The result is that Cowher, who earlier in his tenure had introduced the five-wideout formation and Stewart's Slash persona, now greenlights plays such as 35 Sucker, which produced seven of Bettis's 81 rushing yards on Sunday. With 2:49 left in the first half and the ball at the Minnesota 24, Stewart stepped away from center Jeff Hartings, turned to his right and began yelling at wide receiver Hines Ward. When Ward pretended not to hear him, Stewart took two steps toward the receiver and then called out a phantom adjustment as Hartings snapped the ball to Bettis, who advanced to the 17 before the Vikings knew what had hit them.
Although Ward caught only three passes for 37 yards, his value, as always, could not be gauged solely by statistics. When Cowher calls Ward "the most complete receiver in the game," he's referring to contributions such as the one Ward made during backup wide receiver Troy Edwards's 12-yard touchdown run, which gave Pittsburgh a 14-3 lead midway through the third quarter. As Edwards took a handoff from Stewart and raced around right end, Ward, a terrific blocker, was busy eliminating Minnesota's Dale Carter—one of the league's more physical cornerbacks—from the picture. "Troy did the same for me on a TD run against Tennessee earlier this season," Ward says. "I take pride in doing the little things."
Ward is the Steelers' answer to Beatles guitarist George Harrison, providing subtle harmonies, consistent precision and, occasionally, smash hits. In a Nov. 11 victory over the Cleveland Browns, the 6-foot, 200-pound wideout threw an assertive block at Earl Little, prompting the Browns' strong safety to hiss, as Ward recalls, "I'm gonna kill you." Two plays later Stewart flipped an outlet pass to running back Amos Zereoue, and Ward, who had run a slant pattern, crack-blocked the unsuspecting Little so forcefully that it knocked him out. Ward drew a taunting penalty for standing over Little and celebrating. "I apologize for that," Ward says, "but I don't apologize for the hit, because it was clean."
Such brash displays are rare for Ward, a fourth-year player and former third-round draft selection from Georgia who is sort of an anti-Moss. Whereas the Vikings' young star sometimes appears to lose interest during games and recently told the Minneapolis Star Tribune, "I play when I want to play," Ward, who has lacked the anterior cruciate ligament in his left knee since a childhood bike accident, adheres to a stricter standard. "He plays every play as if it's his last, even in practice," says backup linebacker Mike Jones.
Adds Flowers, "Because of Hines's attitude, I think that our offense is starting to play more physically than our defense."
"People say I'm always smiling, even in practice," Ward said last Thursday as he sat in the living room of the home he recently bought in Pittsburgh's Shadyside district. "I never dreamed I could make it to the pros, and I enjoy the privilege of putting on that uniform." Nonetheless, Ward—who, with 69 receptions, is on pace to break Yancey Thigpen's team record of 85—wasn't overjoyed when he started last year as a backup to Edwards, a first-round pick in 1999. "The coaches never even talked to me about it," says Ward, who caught 61 passes in '99. "It seemed like I was always getting screwed."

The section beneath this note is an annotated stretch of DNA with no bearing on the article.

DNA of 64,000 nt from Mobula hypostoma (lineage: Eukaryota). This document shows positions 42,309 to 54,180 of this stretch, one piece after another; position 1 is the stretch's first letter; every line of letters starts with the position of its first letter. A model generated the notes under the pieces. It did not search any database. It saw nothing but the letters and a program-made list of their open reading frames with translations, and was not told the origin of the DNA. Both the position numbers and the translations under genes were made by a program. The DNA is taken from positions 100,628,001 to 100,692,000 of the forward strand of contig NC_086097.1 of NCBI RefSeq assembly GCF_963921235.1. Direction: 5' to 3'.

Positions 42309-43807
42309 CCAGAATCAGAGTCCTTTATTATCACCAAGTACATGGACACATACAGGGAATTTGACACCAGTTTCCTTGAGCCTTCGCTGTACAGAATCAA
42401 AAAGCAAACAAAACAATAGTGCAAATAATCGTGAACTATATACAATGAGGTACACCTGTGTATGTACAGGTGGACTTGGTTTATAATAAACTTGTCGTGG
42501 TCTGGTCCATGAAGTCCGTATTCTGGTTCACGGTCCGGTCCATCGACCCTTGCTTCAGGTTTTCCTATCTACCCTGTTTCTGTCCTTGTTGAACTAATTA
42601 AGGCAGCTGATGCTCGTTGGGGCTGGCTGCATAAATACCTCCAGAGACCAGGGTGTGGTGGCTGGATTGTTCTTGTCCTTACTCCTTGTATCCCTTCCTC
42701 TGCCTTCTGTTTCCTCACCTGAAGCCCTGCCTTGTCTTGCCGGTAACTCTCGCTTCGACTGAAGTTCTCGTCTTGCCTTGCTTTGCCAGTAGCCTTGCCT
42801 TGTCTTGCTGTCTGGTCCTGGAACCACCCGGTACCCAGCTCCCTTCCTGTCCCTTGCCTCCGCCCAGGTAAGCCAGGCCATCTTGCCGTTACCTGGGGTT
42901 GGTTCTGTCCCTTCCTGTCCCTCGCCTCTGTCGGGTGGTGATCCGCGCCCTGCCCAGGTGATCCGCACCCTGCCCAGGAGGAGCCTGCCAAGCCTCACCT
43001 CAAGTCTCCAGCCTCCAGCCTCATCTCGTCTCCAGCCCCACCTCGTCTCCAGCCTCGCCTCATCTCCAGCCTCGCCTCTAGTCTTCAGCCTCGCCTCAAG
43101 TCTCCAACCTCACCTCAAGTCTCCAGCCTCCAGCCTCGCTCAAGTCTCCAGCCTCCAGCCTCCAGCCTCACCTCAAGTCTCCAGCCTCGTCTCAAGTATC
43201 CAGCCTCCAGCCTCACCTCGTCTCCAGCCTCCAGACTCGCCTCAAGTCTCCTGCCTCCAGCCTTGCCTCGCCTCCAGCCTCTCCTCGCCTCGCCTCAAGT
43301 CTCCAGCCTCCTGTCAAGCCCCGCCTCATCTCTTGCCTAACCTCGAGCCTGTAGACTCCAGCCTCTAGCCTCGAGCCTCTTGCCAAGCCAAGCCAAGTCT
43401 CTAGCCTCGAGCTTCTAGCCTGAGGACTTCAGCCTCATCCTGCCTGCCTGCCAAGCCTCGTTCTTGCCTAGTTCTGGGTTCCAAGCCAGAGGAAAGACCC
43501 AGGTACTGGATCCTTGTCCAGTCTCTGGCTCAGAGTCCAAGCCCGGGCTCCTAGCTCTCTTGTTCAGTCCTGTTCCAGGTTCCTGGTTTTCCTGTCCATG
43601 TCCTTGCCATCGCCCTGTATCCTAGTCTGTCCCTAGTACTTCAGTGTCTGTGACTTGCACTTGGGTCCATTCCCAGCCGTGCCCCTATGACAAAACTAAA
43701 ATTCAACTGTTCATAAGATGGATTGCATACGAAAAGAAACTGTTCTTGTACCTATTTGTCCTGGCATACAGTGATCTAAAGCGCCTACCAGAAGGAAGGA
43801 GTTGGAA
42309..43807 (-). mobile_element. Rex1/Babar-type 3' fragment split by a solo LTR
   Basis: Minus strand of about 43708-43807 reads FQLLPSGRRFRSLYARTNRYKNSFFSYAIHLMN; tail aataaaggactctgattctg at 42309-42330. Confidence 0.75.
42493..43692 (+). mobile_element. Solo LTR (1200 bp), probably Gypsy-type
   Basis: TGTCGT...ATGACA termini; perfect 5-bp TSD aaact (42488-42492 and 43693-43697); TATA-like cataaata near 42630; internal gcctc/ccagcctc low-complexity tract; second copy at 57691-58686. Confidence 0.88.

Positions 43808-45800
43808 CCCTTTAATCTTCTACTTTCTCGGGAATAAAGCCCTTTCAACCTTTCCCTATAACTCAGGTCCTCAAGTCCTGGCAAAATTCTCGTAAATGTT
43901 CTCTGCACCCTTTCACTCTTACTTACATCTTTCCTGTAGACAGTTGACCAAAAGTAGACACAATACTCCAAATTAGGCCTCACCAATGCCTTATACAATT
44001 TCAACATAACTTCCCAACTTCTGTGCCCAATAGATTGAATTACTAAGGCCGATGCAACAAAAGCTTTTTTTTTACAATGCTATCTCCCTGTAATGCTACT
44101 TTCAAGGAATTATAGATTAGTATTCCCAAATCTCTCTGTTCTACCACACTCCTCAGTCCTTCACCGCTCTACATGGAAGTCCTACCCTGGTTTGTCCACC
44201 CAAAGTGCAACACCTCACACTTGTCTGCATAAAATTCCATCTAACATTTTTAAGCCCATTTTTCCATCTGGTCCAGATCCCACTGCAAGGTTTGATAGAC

Now Edwards, who on Sunday stripped the ball from Minnesota kick returner Nate Jacquet to set up the Steelers' final touchdown, is the backup. Another first-round draft choice, Plaxico Burress (six catches, 86 yards against the Vikings), has emerged as a big-play threat. Still, there are days when Heinz Field becomes Hines Field—days like Nov. 18, when he had nine receptions for 112 yards in a 20-7 victory over the Jacksonville Jaguars. Hines's popularity in Pittsburgh is on the rise, but it's doubtful it will approach that of Bettis, the Steel City's most treasured football hero of this era.
Although it seems as if the Bus has a fresh set of tires in 2001—on his first carry against Minnesota he surpassed the 1,000-yard rushing mark for the sixth consecutive season—Bettis, 29, is not immune to the occasional breakdown. When he left Sunday's game, so did the Steelers' momentum, and Minnesota quarterback Todd Bouman, who had replaced injured starter Daunte Culpepper early in the fourth quarter, led an unlikely comeback. After running back Michael Bennett scored on an 80-yard screen pass with 6:29 to go, Moss, apparently having summoned sufficient desire, followed a 62-yard reception with a 12-yard touchdown catch. Pittsburgh's lead was down to 21-16. Then with 2:13 remaining, Vikings defensive tackle Chris Hovan pushed guard Oliver Ross into Stewart, forcing a fumble that Minnesota defensive end Talance Sawyer recovered at the Steelers' 10 and causing undigested sausages to rise in the throats of thousands of fans.
"That's exactly what the defense needed, though, a chance to make it right," Flowers said. "That one stand made us a tougher, stronger defense for the long haul." The Vikings had second-and-goal from the five-yard line before a pair of penalties set them back, the latter a call on Bouman for throwing a pass from well beyond the line of scrimmage, which wiped out a touchdown reception by Carter.
Not until the locker room had cleared did Flowers allow himself to smile. "This is a bittersweet win," he said, "but, hey, we're 9-2, and nobody in the NFL is better. This is huge, a great day for Pittsburgh. Besides, we understand what happened—we're not idiots—and the lesson can help us down the road, if we choose to apply it."